"Human Touch" is Necessary

Vijai P. Sharma, Ph.D

Two hundred years ago, a creature, looking somewhat human, was sighted running through the forests of Southern France.  Out of curiosity, hunters brought it to Paris for further examination.  Parisian   scientists determined that it was indeed a human child of about eleven years of age who had lived alone in the wild for the last six years.   They named him, "Victor."  Victor ran, ate, drank, slept, and defecated much like an animal.  He had no understanding of spoken speech and his own speech consisted of grunts and growls.  Phillipe Pinel, the father of psychiatry, observed Victor and concluded that he was an incurable idiot.  Pinel was wrong.  A young physician by the name of Itard was much more on target.  According to Itard, the boy was no idiot, he was simply deprived of human contact and therefore had no opportunity to learn behaviors and skills that we take for granted in a child.  

 Itard brought Victor home and spent five years laboring hard to teach him speaking, reading and writing.  Victor learned to read, write, and understand simple words.  However, in spite of living in the company of other human beings for 29 years after his capture, he never learned to socialize with others.  Victor never made meaningful eye-contact with people and rarely paid attention when they talked to him.  He related to others as if they were mere suppliers of his basic wants and needs.  He never formed significant attachment with anyone.  How unusual!   Under normal circumstances, that is, if caring and loving adults are raising a baby, the baby comes to form strong attachment with the caregivers by the age of six to nine months.  

 Victor's story demonstrated to the world that genetic endowment and fulfillment of physical needs is not enough for a child to fully develop as a human being.  Without human contact in the early formative years, Victor's physical, social, and emotional development was stunted for ever.  Human contact is what makes us the human beings we are and sets us apart from other animals.   By living in a  human environment, we learn a highly developed and complex language, culture, thinking, and feelings.   Presence of a stable, constant, and devoted caregiver is necessary in order for a child to develop love.  Love can only develop if a child has formed a strong and unmistakable attachment to another human being, to his or her parent/s.  This is what is called "infant-mother bonding."  When a mother and a child are bonded, the child prefers the mother over all other human beings, constantly seeks contact with her, experiences significant joy in her company, and distress when even momentarily separated from her.

 While the first two to three years are most important, it is the first few months of life which are  critical for infant-mother bonding.  There are physiological mechanisms in the first few moths after birth that strengthen infant-mother bonding.  Some research suggests that Oxytocin, a hormone present in breast milk, helps in the formation of mother-infant bonding.  Milk is just one element.  The whole process of feeding, loving touch, gazing at the face, the eye-contact, voice, the smell of the mother's body and clothes, and many other elements of this physical closeness and touch help to strengthen the bonding.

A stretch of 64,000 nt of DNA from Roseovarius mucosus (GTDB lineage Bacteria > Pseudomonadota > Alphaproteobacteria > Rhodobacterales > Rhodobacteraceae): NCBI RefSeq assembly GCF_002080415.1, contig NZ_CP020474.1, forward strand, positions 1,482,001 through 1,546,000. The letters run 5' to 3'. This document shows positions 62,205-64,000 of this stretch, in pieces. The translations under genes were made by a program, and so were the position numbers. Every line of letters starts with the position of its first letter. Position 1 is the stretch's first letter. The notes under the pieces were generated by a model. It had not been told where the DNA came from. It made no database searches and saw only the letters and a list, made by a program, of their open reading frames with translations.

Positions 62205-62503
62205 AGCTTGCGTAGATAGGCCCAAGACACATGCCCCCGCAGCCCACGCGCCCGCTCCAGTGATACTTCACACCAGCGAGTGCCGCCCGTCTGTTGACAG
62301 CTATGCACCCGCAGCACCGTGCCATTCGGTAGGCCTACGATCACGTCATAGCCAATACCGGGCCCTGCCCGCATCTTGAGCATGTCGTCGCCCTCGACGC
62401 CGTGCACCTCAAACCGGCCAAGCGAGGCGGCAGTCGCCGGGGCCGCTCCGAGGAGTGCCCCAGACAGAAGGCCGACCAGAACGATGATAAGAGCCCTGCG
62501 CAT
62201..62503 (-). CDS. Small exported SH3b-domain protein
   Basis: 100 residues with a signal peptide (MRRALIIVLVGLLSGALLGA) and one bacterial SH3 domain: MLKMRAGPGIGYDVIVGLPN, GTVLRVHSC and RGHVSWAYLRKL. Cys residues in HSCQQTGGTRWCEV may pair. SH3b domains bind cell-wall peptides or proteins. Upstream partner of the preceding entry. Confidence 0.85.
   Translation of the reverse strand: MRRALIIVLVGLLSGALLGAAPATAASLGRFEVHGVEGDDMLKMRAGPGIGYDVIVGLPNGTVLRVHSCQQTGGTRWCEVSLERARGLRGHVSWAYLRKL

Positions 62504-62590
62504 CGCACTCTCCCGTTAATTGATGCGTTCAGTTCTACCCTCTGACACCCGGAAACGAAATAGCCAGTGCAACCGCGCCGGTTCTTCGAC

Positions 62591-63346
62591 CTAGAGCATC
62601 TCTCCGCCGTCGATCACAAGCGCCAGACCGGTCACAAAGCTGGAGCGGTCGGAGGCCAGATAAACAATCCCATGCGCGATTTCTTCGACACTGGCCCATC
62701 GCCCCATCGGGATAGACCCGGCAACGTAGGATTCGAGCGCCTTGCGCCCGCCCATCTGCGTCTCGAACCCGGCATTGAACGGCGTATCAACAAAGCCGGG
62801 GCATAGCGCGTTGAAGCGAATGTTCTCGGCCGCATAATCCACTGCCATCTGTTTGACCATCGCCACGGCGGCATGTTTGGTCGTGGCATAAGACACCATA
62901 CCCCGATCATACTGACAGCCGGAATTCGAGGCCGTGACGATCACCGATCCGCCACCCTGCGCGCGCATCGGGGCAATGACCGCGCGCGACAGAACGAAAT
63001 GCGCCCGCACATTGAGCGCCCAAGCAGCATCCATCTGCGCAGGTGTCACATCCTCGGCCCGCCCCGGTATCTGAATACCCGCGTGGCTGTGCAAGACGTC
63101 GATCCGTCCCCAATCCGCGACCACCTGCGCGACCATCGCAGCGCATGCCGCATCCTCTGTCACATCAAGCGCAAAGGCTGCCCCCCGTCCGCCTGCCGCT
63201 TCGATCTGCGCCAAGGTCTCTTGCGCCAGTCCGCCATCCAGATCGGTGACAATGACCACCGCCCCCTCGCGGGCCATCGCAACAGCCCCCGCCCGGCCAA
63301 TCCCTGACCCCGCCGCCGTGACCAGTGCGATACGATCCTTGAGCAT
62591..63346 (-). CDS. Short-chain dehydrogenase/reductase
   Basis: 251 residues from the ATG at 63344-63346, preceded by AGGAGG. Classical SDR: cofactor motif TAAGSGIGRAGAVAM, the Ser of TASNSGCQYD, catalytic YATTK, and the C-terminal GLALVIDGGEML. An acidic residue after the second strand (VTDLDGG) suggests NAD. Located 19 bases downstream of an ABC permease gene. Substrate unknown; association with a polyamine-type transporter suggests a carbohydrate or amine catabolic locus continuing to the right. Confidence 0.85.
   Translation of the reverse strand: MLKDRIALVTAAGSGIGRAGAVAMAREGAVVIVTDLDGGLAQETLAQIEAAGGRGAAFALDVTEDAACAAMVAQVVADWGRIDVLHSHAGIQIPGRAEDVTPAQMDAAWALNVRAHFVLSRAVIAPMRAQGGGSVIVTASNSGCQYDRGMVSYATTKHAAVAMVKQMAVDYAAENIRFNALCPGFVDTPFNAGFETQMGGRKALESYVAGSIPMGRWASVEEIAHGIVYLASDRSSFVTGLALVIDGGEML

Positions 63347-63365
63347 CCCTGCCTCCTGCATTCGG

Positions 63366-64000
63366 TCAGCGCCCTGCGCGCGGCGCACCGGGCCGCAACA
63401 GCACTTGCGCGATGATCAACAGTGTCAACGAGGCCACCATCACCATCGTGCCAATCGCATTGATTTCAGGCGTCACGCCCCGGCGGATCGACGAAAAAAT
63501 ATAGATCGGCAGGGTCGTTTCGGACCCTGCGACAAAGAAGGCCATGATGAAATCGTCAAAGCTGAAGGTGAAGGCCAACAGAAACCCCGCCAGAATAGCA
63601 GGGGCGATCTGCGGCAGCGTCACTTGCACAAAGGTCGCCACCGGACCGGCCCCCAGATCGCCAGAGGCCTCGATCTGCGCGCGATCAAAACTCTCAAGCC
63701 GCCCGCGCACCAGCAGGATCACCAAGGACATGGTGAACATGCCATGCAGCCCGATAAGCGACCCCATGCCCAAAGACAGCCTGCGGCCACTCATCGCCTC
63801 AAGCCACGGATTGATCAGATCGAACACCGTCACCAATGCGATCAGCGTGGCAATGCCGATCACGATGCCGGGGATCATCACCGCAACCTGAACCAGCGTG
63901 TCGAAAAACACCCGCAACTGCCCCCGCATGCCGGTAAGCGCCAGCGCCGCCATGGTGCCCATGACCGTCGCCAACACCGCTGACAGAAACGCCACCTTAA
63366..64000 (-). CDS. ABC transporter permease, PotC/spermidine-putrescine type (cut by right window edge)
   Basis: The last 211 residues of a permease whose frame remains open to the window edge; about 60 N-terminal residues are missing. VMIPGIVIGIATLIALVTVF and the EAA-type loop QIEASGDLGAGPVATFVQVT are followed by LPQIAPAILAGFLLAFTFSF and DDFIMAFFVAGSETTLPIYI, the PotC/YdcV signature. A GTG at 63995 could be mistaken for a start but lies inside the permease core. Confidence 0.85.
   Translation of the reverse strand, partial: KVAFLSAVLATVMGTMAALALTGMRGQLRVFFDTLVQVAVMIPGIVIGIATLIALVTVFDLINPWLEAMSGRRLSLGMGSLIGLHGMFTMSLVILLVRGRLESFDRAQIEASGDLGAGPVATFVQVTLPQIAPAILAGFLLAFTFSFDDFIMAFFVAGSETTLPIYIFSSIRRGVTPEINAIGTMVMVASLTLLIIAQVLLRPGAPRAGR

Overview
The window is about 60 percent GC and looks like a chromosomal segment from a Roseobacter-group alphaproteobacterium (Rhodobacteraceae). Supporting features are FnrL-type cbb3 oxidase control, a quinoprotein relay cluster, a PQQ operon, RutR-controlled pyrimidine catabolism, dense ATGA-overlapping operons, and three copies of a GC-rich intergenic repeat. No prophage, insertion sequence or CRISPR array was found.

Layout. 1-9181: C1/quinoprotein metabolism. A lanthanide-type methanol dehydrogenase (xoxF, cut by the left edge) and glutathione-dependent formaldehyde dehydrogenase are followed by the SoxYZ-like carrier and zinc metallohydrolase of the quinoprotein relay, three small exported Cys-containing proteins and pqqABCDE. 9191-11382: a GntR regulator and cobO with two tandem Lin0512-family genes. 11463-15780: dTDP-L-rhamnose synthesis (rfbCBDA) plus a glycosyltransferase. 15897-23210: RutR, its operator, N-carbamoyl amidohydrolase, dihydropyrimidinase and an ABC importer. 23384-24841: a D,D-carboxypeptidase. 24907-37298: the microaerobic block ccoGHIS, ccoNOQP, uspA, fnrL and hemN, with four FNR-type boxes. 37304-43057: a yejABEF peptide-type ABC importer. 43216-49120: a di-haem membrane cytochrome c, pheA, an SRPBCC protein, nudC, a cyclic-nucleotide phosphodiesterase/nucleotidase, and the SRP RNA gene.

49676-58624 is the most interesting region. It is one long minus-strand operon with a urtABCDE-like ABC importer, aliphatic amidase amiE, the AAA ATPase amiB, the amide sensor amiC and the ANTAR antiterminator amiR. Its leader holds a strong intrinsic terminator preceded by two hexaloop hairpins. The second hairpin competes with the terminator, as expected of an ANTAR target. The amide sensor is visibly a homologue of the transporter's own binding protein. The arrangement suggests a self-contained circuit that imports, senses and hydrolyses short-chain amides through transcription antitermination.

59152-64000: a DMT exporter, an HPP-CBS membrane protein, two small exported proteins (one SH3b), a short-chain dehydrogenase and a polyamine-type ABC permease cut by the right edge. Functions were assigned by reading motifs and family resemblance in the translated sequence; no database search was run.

In the absence of bonding and healthy attachment with an adult, a child may develop life-long emotional disturbances, becoming withdrawn, disinterested,  depressed, cold, hateful, or angry for ever.  A child who is emotionally neglected in the first few years may suffer pronounced physical consequences such as, being physically small, underweight, sickly, and undernourished.  Such a child may survive but not thrive.   Psychology has long identified the "failure to thrive syndrome."  A child who is deprived of this most fundamental relationship, that is, the contact with a stable loving caregiver, can hardly thrive.  

 Interestingly, the word "thrive" is derived from the Old Norse word, thrifask. which literally means, "to have oneself in grasp" or "grasp something for oneself."  Here is my spin on this word in the context of mother-infant bonding.  The baby and mother must be in grasp of each other in order for a child to thrive and to succeed.  How important is touch for us as a society?  Just count the number of times you use the word, "contact."  Contact literally means "touch."  Also, notice how many times you use the expression, "stay in touch," or "I will get in touch with you."  This is an uncanny insight on part of our culture to see the connection between thriving and touch.                  

 All this talk about mother-infant bonding does not imply that fathers don't play a crucial role in a child's development.  They do.  Babies from very early age recognize and experience joy in presence of a stable, loving, caring male.  In human beings, and many species of birds and mammals, both parents care for their offsprings.  Bi-parental care appears to be better suited for survival.  To provide bi-parental care, there has to be a strong, stable, and loving "pair bonding"  between a male and a female. 

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Copyright 1996, Mind Publications 



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